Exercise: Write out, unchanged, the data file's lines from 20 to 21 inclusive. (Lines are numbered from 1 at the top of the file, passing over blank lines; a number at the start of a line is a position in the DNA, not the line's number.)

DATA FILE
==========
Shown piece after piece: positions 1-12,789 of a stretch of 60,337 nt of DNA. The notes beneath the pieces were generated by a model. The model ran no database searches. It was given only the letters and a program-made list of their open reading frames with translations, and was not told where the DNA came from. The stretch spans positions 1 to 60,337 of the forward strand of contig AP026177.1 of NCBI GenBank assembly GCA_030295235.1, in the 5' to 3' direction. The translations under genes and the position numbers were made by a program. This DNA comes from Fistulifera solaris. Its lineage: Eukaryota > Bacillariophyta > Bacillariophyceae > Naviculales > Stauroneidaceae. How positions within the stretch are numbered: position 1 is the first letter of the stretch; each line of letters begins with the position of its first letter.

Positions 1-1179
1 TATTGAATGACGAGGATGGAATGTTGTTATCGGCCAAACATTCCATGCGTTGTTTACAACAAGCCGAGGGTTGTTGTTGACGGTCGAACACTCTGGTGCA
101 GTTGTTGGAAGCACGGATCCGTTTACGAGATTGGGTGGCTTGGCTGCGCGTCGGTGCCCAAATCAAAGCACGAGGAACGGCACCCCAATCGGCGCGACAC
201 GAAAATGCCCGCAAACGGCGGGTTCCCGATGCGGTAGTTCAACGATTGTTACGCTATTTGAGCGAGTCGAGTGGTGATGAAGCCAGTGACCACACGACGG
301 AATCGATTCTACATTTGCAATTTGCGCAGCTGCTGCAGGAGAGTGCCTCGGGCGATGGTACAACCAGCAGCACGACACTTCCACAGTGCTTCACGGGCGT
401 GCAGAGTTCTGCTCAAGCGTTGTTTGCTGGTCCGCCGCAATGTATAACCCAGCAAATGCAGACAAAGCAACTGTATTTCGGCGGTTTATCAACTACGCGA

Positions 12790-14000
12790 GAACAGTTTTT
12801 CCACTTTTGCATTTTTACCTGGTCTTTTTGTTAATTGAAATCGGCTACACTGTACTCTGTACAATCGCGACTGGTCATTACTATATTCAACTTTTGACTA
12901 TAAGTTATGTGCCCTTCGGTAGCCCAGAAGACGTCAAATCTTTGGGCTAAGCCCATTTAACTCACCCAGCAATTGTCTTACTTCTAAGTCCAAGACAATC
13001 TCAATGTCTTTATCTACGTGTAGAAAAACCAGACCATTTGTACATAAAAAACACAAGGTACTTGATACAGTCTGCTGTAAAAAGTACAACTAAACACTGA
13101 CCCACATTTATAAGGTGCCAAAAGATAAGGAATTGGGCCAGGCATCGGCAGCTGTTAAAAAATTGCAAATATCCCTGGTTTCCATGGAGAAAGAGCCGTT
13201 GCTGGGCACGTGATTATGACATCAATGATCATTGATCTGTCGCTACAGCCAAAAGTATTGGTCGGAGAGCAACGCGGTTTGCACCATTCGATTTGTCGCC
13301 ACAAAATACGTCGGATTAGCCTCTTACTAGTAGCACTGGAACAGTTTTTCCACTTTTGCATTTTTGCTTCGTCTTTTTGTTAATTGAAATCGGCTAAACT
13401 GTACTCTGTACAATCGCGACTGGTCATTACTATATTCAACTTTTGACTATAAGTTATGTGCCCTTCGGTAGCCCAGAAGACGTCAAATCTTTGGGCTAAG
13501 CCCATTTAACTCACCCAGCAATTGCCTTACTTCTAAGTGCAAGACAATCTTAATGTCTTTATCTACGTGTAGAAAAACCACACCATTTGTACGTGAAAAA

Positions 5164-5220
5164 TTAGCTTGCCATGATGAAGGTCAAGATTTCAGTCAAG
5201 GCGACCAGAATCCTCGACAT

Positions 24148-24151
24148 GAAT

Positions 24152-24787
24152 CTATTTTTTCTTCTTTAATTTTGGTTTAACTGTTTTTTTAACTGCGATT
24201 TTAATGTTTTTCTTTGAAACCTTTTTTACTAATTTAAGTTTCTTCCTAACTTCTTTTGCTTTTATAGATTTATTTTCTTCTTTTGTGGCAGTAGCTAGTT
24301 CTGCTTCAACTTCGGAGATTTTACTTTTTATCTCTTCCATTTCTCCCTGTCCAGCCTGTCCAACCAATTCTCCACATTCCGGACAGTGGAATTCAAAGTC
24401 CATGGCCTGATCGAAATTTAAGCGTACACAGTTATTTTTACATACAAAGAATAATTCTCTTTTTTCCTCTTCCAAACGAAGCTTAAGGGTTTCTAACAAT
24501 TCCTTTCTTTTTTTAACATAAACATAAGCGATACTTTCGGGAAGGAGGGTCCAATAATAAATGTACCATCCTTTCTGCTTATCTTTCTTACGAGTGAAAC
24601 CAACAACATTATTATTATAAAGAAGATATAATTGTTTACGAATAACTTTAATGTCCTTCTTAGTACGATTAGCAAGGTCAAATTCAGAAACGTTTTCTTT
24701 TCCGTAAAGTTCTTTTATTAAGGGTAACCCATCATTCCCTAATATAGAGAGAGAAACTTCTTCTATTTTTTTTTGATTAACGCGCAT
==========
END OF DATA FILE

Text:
5201 GCGACCAGAATCCTCGACAT

Positions 24148-24151